If you’re guaranteeing the best price on a hotel, you need a lot of math and big data working in the background to ensure that you are not going to be one-upped by a discounter whose cheaper price on a booking might require you to refund some cash. Agoda.com, a subsidiary of international travel site Priceline, offers such a guarantee – and to supply the big data and math needed to ensure that the site can produce the right price, Agoda is turning to Israeli talent.
In a LinkedIn posting, Agoda said that it was seeking to hire for its new Tel Aviv “research center of excellence. We are looking for top notch talent to join us. This is a very senior role, where you will be working on some of the toughest challenges within the Data Science team.”
Earlier this year, Priceline acquired Israeli advertising technology start-up Qlika, and was impressed enough with what it found there that it has decided to expand its footprint in Israel, a source in the travel industry told The Times of Israel. “Priceline is looking to invest more in their talent acquisition in Israel for all of portfolio companies,” the source said. “Travel site Booking.com already has an office here, and Kayak, another travel site, may be next.”
Agoda.com is a booking site that offers its service in 38 languages and covers the gamut of accommodations. Originally a start-up located in Bangkok, Agoda was acquired by Priceline in 2011 to enable it to quickly expand into the Asian accommodation market. Market analysts say the acquisition has been very helpful to Priceline’s bottom line, assisting the company in increasing market share in the very competitive online accommodation booking space.
One of the factors that has made Agoda popular is its lowest price guarantee – meaning that if you book a room through the site and get a cheaper offer from another bona fide website, Agoda will either match that rate or beat it. While many companies offer that kind of guarantee for all sorts of products and services, not all live up to it – but according to the general consensus in online travel forums, Agoda does.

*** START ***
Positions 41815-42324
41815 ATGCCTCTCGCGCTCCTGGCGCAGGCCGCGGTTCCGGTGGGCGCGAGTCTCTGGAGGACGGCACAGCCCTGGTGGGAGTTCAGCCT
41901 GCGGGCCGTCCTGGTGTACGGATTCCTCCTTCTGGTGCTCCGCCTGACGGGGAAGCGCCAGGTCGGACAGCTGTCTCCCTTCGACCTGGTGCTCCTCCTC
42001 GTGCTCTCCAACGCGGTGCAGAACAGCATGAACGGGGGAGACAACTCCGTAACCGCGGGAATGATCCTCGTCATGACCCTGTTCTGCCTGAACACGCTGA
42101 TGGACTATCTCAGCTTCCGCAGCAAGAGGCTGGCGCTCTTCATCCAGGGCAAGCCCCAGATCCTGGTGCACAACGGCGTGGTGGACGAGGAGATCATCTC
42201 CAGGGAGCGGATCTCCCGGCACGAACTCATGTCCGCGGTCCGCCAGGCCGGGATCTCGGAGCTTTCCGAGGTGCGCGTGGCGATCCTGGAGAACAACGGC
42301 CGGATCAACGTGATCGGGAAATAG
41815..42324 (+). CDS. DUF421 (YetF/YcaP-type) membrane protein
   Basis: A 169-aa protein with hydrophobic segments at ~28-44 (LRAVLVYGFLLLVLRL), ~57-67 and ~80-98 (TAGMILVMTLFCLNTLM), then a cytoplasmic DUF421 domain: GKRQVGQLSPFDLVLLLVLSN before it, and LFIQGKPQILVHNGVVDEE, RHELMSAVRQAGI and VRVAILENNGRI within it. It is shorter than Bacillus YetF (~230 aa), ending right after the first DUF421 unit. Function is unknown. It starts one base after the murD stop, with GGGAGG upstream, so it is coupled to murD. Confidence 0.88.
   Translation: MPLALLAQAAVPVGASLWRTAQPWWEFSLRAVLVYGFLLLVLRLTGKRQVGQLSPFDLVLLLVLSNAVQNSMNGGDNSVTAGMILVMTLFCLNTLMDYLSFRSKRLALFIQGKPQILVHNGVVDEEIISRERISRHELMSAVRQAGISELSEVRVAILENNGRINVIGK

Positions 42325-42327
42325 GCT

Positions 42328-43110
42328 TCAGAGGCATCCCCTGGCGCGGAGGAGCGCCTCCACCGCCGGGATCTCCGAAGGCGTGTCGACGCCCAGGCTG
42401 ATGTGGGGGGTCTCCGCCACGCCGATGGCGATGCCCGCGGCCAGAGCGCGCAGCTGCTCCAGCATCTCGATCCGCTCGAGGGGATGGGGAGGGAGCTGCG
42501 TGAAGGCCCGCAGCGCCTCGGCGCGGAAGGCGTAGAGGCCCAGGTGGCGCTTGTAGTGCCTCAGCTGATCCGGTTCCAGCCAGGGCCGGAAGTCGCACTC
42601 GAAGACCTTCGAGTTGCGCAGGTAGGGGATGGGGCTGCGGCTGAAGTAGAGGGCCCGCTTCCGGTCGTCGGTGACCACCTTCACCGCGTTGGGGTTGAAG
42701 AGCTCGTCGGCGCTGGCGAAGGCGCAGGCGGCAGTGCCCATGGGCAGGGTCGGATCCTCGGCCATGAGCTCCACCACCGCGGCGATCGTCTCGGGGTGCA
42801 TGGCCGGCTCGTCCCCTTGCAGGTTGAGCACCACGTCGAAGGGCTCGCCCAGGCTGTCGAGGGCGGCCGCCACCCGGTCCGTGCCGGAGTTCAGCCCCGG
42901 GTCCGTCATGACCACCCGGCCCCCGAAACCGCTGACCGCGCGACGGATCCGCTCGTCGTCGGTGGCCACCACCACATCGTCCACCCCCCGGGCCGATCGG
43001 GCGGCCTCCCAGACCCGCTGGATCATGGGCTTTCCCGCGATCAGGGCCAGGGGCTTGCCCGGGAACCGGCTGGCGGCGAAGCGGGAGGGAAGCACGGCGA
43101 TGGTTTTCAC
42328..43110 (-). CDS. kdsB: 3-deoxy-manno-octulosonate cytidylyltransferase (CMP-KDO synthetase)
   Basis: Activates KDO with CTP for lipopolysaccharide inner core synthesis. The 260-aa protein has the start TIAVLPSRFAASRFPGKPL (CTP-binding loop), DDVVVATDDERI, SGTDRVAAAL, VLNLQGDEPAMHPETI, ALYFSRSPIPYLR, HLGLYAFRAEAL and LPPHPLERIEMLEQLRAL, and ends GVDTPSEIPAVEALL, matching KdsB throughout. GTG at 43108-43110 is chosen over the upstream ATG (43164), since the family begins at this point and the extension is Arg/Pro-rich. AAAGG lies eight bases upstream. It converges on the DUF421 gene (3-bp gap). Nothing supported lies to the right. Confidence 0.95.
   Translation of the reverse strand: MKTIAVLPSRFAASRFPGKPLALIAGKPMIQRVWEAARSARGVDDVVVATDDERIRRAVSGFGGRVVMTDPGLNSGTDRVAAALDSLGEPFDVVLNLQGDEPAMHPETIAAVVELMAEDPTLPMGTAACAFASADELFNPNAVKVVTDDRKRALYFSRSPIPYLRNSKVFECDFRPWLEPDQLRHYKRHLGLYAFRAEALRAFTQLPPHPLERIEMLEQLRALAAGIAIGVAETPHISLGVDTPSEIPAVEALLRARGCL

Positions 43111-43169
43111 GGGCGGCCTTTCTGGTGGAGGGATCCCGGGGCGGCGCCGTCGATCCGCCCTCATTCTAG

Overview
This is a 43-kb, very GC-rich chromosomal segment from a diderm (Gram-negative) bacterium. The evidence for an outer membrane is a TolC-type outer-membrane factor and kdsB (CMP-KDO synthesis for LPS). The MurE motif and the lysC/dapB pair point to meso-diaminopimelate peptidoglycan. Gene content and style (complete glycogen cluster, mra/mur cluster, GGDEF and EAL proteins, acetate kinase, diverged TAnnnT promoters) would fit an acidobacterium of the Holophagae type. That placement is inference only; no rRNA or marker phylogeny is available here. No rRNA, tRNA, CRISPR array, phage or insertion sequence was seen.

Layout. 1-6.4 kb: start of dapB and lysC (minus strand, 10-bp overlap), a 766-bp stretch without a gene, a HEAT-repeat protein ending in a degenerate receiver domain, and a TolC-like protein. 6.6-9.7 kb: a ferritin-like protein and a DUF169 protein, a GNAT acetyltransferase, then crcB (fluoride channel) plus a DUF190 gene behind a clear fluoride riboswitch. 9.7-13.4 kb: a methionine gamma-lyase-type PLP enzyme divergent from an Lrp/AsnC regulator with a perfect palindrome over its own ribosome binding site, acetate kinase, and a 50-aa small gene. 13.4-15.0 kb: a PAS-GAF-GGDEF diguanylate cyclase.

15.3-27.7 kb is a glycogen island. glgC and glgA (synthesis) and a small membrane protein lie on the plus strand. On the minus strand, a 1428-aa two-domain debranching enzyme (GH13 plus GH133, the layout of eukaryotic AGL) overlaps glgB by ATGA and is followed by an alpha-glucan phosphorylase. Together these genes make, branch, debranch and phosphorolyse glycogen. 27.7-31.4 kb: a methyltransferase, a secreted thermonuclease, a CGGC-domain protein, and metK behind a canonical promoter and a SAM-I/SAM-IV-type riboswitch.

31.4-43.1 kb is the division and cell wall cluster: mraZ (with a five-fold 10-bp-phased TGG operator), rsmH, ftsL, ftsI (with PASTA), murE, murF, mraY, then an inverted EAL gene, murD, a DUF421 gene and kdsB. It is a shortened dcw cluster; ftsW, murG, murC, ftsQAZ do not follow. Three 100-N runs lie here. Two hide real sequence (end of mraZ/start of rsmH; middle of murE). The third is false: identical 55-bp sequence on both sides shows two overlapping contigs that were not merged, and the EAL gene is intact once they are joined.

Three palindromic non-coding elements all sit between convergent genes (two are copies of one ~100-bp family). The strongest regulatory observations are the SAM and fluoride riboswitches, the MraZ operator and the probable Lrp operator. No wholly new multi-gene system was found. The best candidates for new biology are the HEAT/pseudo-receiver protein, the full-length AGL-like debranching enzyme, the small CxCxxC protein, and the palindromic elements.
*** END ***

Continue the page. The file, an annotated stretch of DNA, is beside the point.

Nobody retailer – or website – likes to give back money once it’s been paid, if only because of the hassle, paperwork, and extra expense (processing fees, etc.) involved, so to prevent that, Agoda needs to ensure that it produces the right price the first time. That requires a deep analysis of lots of data – competing prices online and off, weather trends (bad weather could depress prices on specific days), what the latest hot vacation spots are, calendar events (if there are any festivals/conventions/holidays coming up), labor issues (potential airline/train/staff strikes in a location), news-related events (unrest, political tension), and a thousand other details. All those factors go into the price Agoda presents for a booking, correlated, of course, with the hotel’s seasonal pricing policies, features of the stay (bed/breakfast, full board, etc.), and other hotel or location-specific information.
Clearly, an Excel spreadsheet isn’t going to do the trick. Big data analytics are the only way to juggle all this information in the few seconds a potential customer is going to be willing to wait for a price when making a booking inquiry. It’s the big data capabilities and mathematical expertise of Israeli tech workers that Agoda and Priceline will be seeking in its new Tel Aviv “lead data scientist,” according to the LinkedIn posting.
The Agoda Tel Aviv job listing said the successful candidate will have the following responsibilities: “Apply your expertise in mathematics, quantitative analysis, data mining and machine learning to develop models and algorithms to improve performance of different aspects in online accommodation reservations; Make decisions on whether specific problems can be solved and how they can be solved based on raw datasets; Work with the business domains and develop predictive models and algorithms to support business decisions; Develop data automated systems that convert noisy data sets into significant signals of user behavior and suggest alternative problem solving methods; Explore new technologies, innovative instrumentation and data collection to develop unique data sources and utilize them,” and others.
“We choose people who are dedicated to making things great, who are able to push boundaries, and who understand that cutting edge products come from cutting edge ideas,” Agoda says about itself. “Our industry moves fast, and so must we – but we have a great time doing it.” Israel, the company apparently believes, is a place where it can find those boundary-pushing personnel to develop the cutting-edge products it seeks to develop.